Arruda 2008 Endocrinology
|Arruda AP, Ketzer LA, Nigro M, Galina A, Carvalho DP, de Meis L (2008) Cold tolerance in hypothyroid rabbits: role of skeletal muscle mitochondria and sarcoplasmic reticulum Ca2+ ATPase isoform 1 heat production. Endocrinology 149:6262-71.
Abstract: Brown adipose tissue (BAT) is involved in rat and mice thermoregulation, and heat produced by BAT depends on the concerted action of thyroid hormones and catecholamines. Little is known about cold-induced thermogenesis in mammals that have little or no BAT, such as rabbits. In these animals, thermogenesis primarily occurs in skeletal muscle. In this work, we have studied the effect of cold acclimation (4 C for 10 d) in normal and hypothyroid rabbits. It is known that hypothyroid rats die after a few hours of cold exposure. We now show that, different from rats, hypothyroid rabbits sustain their body temperature and survive after 10 d cold exposure. When compared with rabbits kept at room temperature, the muscles of cold-exposed rabbits showed a dark red color characteristic of oxidative muscle fibers. According to this pattern, we observed that in both normal and hypothyroid rabbits, cold exposure promotes an increase in oxygen consumption by skeletal muscle mitochondria. Moreover, in red muscle, cold acclimation induces an increase in the expression and activity of sarcoplasmic reticulum Ca2+ ATPase isoform 1 (SERCA1), one of the muscle enzymes involved in heat production. We conclude that rabbit cold tolerance is probably related to increased muscle oxidative metabolism and heat production by SERCA1 and that these changes are not completely dependent on normal thyroid function. • Keywords: Brown adipose tissue, Skeletal muscle, Thermoregulation, MitoMed2, Rabbits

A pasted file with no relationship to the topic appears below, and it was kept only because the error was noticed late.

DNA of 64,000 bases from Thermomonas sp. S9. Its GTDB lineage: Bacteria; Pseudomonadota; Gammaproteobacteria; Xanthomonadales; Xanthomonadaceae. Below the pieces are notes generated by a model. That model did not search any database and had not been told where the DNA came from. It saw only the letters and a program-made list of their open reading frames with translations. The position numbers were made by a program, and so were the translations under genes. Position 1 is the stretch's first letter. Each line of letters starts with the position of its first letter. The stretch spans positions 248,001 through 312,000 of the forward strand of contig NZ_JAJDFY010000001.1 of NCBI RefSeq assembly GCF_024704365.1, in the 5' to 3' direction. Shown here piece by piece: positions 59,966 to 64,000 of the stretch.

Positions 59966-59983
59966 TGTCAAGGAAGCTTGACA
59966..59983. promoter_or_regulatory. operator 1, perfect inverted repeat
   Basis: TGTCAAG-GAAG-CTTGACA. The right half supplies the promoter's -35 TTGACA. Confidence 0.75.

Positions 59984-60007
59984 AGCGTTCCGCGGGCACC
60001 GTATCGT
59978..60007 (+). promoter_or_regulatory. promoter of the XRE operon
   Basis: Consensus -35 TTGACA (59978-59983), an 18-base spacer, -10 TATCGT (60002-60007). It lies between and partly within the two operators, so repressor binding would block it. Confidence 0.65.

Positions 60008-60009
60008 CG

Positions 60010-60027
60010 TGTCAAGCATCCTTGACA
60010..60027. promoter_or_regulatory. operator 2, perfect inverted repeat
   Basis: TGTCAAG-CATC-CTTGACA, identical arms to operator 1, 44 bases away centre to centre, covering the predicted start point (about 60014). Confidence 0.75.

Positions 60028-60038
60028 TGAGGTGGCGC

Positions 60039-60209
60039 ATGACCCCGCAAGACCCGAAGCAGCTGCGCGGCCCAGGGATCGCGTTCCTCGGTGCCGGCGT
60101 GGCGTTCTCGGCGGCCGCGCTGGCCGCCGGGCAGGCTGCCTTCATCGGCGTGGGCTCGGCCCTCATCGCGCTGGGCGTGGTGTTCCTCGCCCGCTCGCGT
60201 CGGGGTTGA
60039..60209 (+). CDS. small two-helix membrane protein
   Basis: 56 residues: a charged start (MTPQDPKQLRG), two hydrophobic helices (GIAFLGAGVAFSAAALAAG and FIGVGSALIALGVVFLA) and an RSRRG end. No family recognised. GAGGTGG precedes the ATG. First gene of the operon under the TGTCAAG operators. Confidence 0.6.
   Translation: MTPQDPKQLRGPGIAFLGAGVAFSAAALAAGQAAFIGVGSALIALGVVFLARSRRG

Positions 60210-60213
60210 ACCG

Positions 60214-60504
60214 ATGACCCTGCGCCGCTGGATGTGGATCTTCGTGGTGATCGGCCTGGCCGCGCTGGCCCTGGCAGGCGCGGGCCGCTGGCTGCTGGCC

• O2k-Network Lab: BR Rio de Janeiro Galina A
Labels: MiParea: Respiration
Organism: Rabbit Tissue;cell: Skeletal muscle
Regulation: Ion;substrate transport, Temperature Coupling state: OXPHOS, ET